Faith & Disease's slow transformation from a quietly elegant goth band to an equally quietly elegant group with a broader range had been one of darker music's better pleasures during the early 2000s. Passport to Kunming continues that progression -- the first song alone, "She's Got a Halo," suggests everything from New Order's warm bass flow to the Moon Seven Times's rich rural reflections and back again. It's a perfect sign that the core duo of Dara Rosenwasser and Eric Cooley aren't content to simply replicate their past, and if the album title and graphics would seem to promise an exploration into Chinese music more than anything else, the focus here is more on other interests. The growing interest in various forms of country and folk that the two have showcased in the past continues here, sometimes in very subtle ways. There's the gentle twang on Cooley's guitar on "How Far Does the Sky Go" or the Mojave 3-tinged stately piano of "Girl at the Window," but there's also the mighty fine cover of "Made of Wood," originally done the previous year by Jesse Sykes & the Sweet Hereafter. Elsewhere, the emphasis is more on drony psychedelia reworked for the band's sound -- the acid-fried solo growling down below the main rhythm of "Between the Folds," the moody keyboards of "Impermanence." The latter song could well be the album's secret highlight, a slow unfolding chiaroscuro of Rosenwasser's voice shimmering up through a slow, powerfully somnolent arrangement. For all this, the sense of what makes the band its own unit remains strong, and there are plenty of examples to show it, a continuing argument for the relevance of shadowy and sweetly sung melancholia in a 21st century world. The CD includes both a remix of "She's Got a Halo" and a video for said song.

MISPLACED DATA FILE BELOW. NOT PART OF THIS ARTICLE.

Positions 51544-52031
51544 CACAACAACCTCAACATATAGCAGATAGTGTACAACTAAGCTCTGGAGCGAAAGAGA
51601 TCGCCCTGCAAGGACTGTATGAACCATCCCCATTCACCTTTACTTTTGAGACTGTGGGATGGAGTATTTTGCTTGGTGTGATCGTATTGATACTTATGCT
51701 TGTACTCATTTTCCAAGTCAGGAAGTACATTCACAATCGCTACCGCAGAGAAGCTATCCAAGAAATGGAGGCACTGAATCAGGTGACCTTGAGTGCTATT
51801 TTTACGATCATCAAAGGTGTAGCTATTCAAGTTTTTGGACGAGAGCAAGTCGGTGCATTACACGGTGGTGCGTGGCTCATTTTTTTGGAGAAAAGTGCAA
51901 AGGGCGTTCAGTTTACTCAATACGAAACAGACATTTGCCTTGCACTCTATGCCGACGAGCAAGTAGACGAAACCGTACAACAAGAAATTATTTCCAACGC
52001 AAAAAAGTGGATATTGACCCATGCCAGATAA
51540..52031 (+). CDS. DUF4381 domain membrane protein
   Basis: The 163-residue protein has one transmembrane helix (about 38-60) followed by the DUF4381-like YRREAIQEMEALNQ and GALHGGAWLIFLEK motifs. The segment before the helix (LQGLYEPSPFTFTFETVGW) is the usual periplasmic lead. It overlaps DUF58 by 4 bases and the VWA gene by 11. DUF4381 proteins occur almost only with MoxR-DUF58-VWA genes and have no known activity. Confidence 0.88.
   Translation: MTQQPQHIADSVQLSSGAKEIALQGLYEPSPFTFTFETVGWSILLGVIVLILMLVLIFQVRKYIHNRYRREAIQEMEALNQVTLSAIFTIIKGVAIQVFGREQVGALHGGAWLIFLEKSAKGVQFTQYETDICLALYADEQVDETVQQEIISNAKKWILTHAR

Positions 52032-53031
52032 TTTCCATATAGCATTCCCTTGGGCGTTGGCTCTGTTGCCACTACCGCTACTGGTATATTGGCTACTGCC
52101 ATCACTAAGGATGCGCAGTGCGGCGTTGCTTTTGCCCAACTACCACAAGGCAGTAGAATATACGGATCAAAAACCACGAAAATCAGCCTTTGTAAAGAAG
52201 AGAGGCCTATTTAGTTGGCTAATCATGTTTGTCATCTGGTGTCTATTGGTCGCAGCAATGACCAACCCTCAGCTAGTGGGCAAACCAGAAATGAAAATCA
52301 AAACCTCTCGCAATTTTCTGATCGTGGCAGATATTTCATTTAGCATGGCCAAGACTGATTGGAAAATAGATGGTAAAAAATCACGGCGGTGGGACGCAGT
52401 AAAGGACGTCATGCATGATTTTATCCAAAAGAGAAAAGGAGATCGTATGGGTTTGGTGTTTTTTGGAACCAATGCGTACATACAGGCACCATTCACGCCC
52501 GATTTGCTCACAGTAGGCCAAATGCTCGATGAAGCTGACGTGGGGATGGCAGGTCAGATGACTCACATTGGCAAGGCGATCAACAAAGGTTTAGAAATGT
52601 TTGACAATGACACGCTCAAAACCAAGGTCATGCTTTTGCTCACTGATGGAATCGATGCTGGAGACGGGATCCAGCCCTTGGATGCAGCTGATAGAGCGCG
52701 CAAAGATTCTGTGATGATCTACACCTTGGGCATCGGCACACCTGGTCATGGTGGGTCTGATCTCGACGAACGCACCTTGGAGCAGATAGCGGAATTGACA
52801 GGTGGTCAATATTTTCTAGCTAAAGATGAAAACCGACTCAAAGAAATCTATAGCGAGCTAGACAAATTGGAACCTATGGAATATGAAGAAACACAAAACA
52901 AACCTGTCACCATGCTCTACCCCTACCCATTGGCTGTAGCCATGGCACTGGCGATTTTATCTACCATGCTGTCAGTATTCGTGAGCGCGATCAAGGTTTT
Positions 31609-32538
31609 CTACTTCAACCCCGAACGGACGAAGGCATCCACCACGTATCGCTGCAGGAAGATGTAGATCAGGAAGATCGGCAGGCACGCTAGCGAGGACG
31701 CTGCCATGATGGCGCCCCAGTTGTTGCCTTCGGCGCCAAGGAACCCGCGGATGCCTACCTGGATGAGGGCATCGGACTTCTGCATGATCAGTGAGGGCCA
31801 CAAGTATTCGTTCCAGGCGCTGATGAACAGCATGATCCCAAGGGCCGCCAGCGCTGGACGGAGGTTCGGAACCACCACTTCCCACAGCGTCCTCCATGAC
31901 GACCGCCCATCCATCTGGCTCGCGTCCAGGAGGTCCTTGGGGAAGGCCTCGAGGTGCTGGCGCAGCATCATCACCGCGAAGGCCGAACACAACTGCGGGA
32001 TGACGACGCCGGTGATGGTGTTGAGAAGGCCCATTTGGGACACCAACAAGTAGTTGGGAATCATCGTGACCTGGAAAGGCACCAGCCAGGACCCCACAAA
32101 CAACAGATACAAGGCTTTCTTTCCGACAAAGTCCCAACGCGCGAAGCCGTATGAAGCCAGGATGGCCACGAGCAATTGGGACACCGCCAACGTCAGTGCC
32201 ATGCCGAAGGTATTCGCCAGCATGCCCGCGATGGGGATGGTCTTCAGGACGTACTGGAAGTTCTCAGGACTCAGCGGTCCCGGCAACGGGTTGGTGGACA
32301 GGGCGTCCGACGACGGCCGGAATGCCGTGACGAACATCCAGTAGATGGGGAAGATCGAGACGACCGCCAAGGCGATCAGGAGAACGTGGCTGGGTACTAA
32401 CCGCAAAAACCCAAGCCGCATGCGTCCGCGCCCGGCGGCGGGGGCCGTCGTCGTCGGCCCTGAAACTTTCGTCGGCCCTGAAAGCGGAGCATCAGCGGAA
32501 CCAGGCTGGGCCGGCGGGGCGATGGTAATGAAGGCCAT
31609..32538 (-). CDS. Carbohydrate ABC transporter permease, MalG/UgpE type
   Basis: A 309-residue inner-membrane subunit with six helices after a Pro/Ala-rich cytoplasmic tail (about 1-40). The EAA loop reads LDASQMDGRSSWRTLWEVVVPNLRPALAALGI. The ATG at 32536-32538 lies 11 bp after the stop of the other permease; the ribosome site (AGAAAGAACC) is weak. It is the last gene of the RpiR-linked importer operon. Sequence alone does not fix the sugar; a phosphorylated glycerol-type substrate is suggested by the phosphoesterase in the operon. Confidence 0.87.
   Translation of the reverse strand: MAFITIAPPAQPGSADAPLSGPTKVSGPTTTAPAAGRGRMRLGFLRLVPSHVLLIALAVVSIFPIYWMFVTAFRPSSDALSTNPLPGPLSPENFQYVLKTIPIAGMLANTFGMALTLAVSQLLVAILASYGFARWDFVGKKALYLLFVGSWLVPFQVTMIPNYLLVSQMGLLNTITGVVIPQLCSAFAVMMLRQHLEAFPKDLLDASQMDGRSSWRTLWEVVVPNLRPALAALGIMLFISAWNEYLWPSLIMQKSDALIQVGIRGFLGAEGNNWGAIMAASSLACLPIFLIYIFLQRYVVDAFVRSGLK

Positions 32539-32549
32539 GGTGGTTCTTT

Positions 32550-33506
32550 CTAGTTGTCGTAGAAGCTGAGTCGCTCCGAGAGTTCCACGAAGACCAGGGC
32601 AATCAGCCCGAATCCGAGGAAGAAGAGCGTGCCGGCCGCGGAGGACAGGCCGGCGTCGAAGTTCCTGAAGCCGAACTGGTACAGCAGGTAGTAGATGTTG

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AllMusic Review by Ned Raggett